The legendary rap star and cofounder of Run D.M.C. speaks out about his battle with depression and overcoming suicidal thoughts — one of the most devastating yet little-known health issues plaguing the Black community today.

Tha Doggfather: The Times, Trials, and Hardcore Truths of Snoop Dogg (1999) by Snoop Dogg

Raised to the heights, and brought to the brink, Snoop Dogg eventually found sanity and salvation in his relationship with Shante Taylor, his high school sweetheart. Married in 1997, the couple started a new life with their two young sons, even as Snoop's career reached new heights in his creative collaboration with Master P and No Limit Records. No one knows more of the truth about the life, and no one tells it more like it is, than Tha Doggfather, Snoop Dogg.

Ladies First: Revelations of a Strong Woman (2000) by Queen Latifah

At 19, she was the first female solo rapper to have a major record deal. Four years later she had become a top television actress and movie star. She earned a Grammy, started a record label, and became the president of her own company. Today she is rap music's most enduring female force. But how did Dana Owens, a young girl from Newark, New Jersey, become Queen Latifah and make it to the top of the charts? The most powerful voice in rap has always been quiet about her life ... until now.

Ice: A Memoir of Gangster Life and Redemption from South Central to Hollywood (2011) by Ice-T

The hip hop artist and television star shares the story of his early life, marked by the deaths of his parents, his involvement in gangs, and the single-minded work ethic that enabled his rise to international fame.

The Adventures of Grandmaster Flash: My Life, My Beats (2008) by Grandmaster Flash

In the 1970s, Grandmaster Flash pioneered the art of break-beat DJing — the process of remixing and thereby creating a new piece of music by playing vinyl records and turntables as musical instruments. Disco-era DJs spun records so that people could dance. The original turntablist, Flash took it a step further by cutting, rubbing, backspinning, and mixing records, focusing on “breaks” — what Flash described as “the short, climactic parts of the records that really grabbed me” — as a way of heightening musical excitement and creating something new. Now the man who paved the way for such artists as Jay-Z, Sean “P. Diddy” Combs, and 50 Cent tells all — from his early days on the mean streets of the South Bronx to the heights of hip hop stardom, losing millions at the hands of his record label, his downward spiral into cocaine addiction, and his ultimate redemption with the help and love of his family and friends.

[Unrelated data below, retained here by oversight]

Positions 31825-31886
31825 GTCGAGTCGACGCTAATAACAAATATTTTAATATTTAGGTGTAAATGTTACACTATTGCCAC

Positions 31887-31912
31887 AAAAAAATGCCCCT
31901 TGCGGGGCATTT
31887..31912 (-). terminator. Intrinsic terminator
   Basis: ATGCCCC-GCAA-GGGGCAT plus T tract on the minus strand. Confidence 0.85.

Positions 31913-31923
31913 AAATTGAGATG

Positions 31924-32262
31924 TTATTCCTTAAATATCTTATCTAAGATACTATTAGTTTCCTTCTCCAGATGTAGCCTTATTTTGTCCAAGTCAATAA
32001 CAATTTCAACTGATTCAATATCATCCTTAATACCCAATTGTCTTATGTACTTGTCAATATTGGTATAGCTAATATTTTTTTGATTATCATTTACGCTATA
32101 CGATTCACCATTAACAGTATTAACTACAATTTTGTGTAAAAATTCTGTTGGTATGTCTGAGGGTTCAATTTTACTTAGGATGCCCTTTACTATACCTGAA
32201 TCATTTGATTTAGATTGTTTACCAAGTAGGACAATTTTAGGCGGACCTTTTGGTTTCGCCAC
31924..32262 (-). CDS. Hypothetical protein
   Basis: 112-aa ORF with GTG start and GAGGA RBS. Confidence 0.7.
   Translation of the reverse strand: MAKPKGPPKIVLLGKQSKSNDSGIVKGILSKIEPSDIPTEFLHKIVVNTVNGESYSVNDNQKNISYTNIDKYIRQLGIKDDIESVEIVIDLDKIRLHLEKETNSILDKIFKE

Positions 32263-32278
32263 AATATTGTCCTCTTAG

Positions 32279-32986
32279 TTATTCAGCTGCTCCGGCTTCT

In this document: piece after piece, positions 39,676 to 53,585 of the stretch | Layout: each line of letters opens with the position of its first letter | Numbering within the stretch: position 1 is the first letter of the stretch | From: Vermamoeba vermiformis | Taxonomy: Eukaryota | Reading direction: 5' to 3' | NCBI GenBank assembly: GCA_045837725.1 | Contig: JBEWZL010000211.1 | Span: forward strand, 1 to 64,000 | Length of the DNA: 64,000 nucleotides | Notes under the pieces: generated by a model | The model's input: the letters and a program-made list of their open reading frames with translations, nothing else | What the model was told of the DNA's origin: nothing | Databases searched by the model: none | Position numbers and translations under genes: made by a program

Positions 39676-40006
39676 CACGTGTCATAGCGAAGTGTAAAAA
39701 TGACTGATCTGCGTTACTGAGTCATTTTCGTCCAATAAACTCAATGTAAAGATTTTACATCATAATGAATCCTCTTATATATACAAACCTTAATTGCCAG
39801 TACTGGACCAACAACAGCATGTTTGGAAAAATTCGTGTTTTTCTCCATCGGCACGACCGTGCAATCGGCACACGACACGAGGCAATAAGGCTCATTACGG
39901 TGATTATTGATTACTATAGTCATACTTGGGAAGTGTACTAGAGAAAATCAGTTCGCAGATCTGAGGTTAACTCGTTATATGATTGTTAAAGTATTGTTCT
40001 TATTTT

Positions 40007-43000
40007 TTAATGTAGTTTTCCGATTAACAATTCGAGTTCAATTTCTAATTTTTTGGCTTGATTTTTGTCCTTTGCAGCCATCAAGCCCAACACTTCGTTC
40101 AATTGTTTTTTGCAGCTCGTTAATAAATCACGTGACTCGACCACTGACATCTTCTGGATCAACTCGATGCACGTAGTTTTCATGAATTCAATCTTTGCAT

The Way I Am (2008) by Eminem

Fiercely intelligent, relentlessly provocative, and prodigiously gifted, Eminem is known as much for his enigmatic persona as for being the fastest-selling rap artist and the first rapper to ever win an Oscar. Everyone wants to know what Eminem is really like after the curtains go down. In The Way I Am, Eminem writes candidly about how he sees the world; about family and friends; about hip hop, rap battles, and his searing rhymes; and about the conflicts and challenges that have made him who he is today.

From Pieces to Weight: Once Upon A Time in Southside Queens (2005) by 50 Cent

In the New York Times bestseller From Pieces to Weight, rap mogul 50 Cent, a.k.a. Curtis Jackson, lifts the veil on his complicated life, from the murder of his mother when he was 12, to hustling on the streets; from the assassination attempt that nearly finished him to his meteoric rise to the top of hip hop royalty. This violent and introspective memoir reveals not only 50 Cent's story but also the story of a generation of youth faced with hard choices and very few options. It is a tale of sacrifice, transformation, and redemption, but also one of hope, determination, and the power of self. Told in 50's unique voice, the narrative drips with raw insight, street wisdom, and his struggle to survive at all costs — and behold the riches of the American Dream.

Hurricanes: A Memoir (2019) by Rick Ross

Rick Ross is an indomitable presence in the music industry, but few people know his full story. Now, for the first time, Ross offers a vivid, dramatic, and unexpectedly candid account of his early childhood, his tumultuous adolescence, and his dramatic ascendancy in the world of hip hop. Born William Leonard Roberts II, Ross grew up 'across the bridge,' in a Miami at odds with the glitzy beaches, nightclubs, and yachts of South Beach. In the aftermath of the 1980 race riots and the Mariel boatlift, Ross came of age at the height of the city's crack epidemic, when home invasions and execution-style killings were commonplace. Still, in the midst of the chaos and danger that surrounded him, Ross flourished, first as a standout high school football player and then as a dope boy in Carol City's notorious Matchbox housing projects. All the while he honed his musical talent, overcoming setback after setback until a song called "Hustlin" changed his life forever.